My practice and research interests lie in studying and creating representations of “Swedishness” and “foreignness”. The immediate context of my work is the “paradigm shift in migration politics” set in motion through the Tidö Agreement, 14 October 2022, and in effect at least till 2026.

The radical investigation that my work carries out is the probe into how the Tidö Agreement not only adversely affects the foreigner – my work enquires into how it infects the Swede themselves and their “Swedishness” too.

The most extensive component of the Tidö Agreement is the section on Migration and Integration in which a markedly prohibitive and punitive approach is clearly stated. Therefore, at first glance, the Agreement gives the impression that its policy proposals have an exclusive impact on foreigners in Sweden due to the high visibility of hard-line efforts to reduce migration as well as displace those who are already in the country. However, the commitment I am making in my enquiry is to disclose the impact that right-wing political rhetoric and policies have on migrants and their families, as well as the very thing that they allegedly try to protect: Sweden, the Swede, and Swedishness itself.

As a first-generation Southeast Asian immigrant and Swedish permanent resident, my series of collages explore iconographies that speak to the rising socio-political tensions concerning migration and asylum-seeking through the study of the notions of vision, visibility and visuality. As method of political critique, I employ collages as an ironic means of pointing back to the role of the artist as constructor, fabricator and manipulator of extant signs and signifiers.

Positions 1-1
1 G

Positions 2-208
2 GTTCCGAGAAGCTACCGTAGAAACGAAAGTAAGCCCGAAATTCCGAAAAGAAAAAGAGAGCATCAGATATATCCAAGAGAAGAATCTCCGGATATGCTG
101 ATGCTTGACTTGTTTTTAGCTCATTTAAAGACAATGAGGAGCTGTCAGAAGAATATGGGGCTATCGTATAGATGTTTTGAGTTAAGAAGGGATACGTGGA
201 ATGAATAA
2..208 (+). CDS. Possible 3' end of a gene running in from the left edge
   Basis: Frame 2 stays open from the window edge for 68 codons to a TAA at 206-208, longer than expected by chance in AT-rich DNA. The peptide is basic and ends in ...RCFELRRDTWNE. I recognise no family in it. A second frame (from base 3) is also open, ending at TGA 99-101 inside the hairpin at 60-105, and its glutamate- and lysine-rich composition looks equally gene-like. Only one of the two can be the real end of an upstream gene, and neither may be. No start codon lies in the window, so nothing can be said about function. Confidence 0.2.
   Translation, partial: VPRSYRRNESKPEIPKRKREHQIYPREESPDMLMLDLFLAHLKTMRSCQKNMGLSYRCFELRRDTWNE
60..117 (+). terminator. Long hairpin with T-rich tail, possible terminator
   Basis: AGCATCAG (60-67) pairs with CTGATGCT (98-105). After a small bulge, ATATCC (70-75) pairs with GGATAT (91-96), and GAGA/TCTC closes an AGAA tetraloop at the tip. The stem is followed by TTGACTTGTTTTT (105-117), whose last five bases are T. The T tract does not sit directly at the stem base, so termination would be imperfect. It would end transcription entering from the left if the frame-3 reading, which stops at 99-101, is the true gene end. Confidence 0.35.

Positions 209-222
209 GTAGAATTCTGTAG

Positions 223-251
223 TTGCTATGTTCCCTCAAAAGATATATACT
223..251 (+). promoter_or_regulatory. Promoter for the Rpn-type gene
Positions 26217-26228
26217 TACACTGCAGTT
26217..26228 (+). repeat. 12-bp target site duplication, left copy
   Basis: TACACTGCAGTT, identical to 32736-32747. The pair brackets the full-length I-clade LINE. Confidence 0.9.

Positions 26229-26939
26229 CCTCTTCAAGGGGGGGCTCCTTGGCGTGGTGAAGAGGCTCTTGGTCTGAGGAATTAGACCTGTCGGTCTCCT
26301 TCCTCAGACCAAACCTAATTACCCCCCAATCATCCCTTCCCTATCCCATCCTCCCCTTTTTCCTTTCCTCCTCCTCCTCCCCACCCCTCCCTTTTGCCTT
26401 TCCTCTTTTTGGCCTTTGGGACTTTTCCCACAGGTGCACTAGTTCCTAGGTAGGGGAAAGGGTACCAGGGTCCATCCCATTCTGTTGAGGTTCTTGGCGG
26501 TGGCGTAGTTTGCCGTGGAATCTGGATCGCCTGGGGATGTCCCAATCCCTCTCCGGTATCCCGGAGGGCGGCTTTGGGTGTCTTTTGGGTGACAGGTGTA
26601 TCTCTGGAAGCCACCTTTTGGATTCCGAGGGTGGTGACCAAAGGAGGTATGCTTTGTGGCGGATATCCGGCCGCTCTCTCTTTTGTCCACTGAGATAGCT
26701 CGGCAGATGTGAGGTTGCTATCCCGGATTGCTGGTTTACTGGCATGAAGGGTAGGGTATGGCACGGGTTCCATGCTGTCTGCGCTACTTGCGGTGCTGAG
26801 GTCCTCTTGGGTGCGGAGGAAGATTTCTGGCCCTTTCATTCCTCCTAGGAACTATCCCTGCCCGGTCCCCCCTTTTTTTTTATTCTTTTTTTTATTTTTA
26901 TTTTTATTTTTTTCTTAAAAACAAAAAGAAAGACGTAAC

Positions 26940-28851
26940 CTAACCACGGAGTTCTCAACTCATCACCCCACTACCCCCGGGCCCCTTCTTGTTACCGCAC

This series of collages juxtaposes press images from 2022-2023 with the paintings of Swedish National Romantic painter, Carl Larsson (1853-1919), focussing on a specific genre of his painting, the domestic interior. By “interior” I mean the following: a) the physical space of the home in which one lives and sleeps, and b) the mental space in the imagination in which citizens conjure mental images of what home is. Drawing from Benedict Anderson’s concept of “imagined communities” in relation to what a nation is, an integral part of my research and practice has been to enquire into how the Swedish public imagination of “home” and “Swedishness” has been shaped by the iconography of Carl Larsson’s paintings.

The collages individually use two or three pictorial icons in the attempt to make a single, pointed statement within the piece. But taken together, I aim for the series as a whole to present a controlled collision of textual and visual iconographies that articulate socio-political rifts. Potentially incendiary political discussions are facilitated and mediated through a consciously calibrated balance of humour and sobriety. In a spirit akin to the literary genre of satire, I intend for the element of humour to disarm in the face of conflict, while the element of sobriety is intended to confront the harsh realities of increasingly hostile and extremist manifestations of right-wing nationalism.